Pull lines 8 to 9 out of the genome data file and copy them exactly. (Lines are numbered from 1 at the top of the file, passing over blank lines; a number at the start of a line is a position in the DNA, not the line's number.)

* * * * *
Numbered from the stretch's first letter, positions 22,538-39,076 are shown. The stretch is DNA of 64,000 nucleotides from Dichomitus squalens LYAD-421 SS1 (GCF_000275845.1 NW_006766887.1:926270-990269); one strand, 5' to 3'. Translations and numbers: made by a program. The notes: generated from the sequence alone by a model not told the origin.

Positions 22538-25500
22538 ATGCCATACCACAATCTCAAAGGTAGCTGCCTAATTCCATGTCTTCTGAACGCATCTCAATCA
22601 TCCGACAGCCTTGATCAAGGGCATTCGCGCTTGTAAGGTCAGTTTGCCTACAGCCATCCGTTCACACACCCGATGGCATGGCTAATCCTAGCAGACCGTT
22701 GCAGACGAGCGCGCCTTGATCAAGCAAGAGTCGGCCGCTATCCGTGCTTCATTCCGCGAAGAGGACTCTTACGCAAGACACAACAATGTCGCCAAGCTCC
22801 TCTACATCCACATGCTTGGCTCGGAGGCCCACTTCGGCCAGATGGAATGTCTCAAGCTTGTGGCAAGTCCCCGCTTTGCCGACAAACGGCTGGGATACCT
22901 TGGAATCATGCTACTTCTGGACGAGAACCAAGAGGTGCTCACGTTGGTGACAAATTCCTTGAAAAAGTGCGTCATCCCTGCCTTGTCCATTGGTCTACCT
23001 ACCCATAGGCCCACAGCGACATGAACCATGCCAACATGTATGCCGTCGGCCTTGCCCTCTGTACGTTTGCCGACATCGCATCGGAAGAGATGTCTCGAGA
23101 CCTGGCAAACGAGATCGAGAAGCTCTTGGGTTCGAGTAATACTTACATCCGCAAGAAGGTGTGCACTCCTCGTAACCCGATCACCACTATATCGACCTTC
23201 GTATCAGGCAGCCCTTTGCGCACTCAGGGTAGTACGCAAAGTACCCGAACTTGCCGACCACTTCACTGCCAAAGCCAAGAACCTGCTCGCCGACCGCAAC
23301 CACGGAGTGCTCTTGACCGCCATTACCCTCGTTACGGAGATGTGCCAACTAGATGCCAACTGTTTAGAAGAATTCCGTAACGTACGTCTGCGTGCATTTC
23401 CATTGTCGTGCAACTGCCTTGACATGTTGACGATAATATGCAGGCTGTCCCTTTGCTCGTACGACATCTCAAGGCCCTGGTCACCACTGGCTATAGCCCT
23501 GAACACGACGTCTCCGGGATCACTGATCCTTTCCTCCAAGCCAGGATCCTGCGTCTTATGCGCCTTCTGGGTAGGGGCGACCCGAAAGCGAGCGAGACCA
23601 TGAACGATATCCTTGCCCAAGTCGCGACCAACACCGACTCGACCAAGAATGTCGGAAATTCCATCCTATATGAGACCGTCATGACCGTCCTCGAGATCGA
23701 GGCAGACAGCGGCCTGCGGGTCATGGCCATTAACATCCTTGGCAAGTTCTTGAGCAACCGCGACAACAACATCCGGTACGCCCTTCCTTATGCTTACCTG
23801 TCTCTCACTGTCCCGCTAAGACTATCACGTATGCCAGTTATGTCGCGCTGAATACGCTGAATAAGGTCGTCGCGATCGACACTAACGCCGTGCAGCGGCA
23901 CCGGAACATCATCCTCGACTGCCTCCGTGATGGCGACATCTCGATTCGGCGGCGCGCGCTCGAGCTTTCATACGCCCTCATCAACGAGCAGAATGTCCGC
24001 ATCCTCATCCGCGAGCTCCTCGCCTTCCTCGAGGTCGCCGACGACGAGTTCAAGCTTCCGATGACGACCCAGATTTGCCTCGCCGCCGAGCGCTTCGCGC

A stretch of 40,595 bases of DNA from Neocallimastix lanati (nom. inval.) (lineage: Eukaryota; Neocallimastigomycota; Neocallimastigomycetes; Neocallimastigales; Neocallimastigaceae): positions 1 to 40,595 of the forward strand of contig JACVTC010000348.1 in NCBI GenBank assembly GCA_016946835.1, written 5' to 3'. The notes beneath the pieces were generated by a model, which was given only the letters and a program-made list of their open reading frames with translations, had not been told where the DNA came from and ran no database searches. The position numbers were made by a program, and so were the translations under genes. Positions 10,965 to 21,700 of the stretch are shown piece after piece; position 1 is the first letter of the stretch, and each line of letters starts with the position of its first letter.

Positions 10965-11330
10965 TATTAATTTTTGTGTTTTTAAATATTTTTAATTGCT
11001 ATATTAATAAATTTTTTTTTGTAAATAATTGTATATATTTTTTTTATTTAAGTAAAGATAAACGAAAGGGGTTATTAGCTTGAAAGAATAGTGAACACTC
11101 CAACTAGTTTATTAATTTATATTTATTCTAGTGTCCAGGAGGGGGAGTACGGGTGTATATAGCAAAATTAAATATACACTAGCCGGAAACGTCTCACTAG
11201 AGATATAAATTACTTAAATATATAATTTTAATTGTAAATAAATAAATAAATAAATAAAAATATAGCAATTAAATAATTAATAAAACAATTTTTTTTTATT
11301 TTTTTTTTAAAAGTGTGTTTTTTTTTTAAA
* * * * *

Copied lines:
23001 ACCCATAGGCCCACAGCGACATGAACCATGCCAACATGTATGCCGTCGGCCTTGCCCTCTGTACGTTTGCCGACATCGCATCGGAAGAGATGTCTCGAGA
23101 CCTGGCAAACGAGATCGAGAAGCTCTTGGGTTCGAGTAATACTTACATCCGCAAGAAGGTGTGCACTCCTCGTAACCCGATCACCACTATATCGACCTTC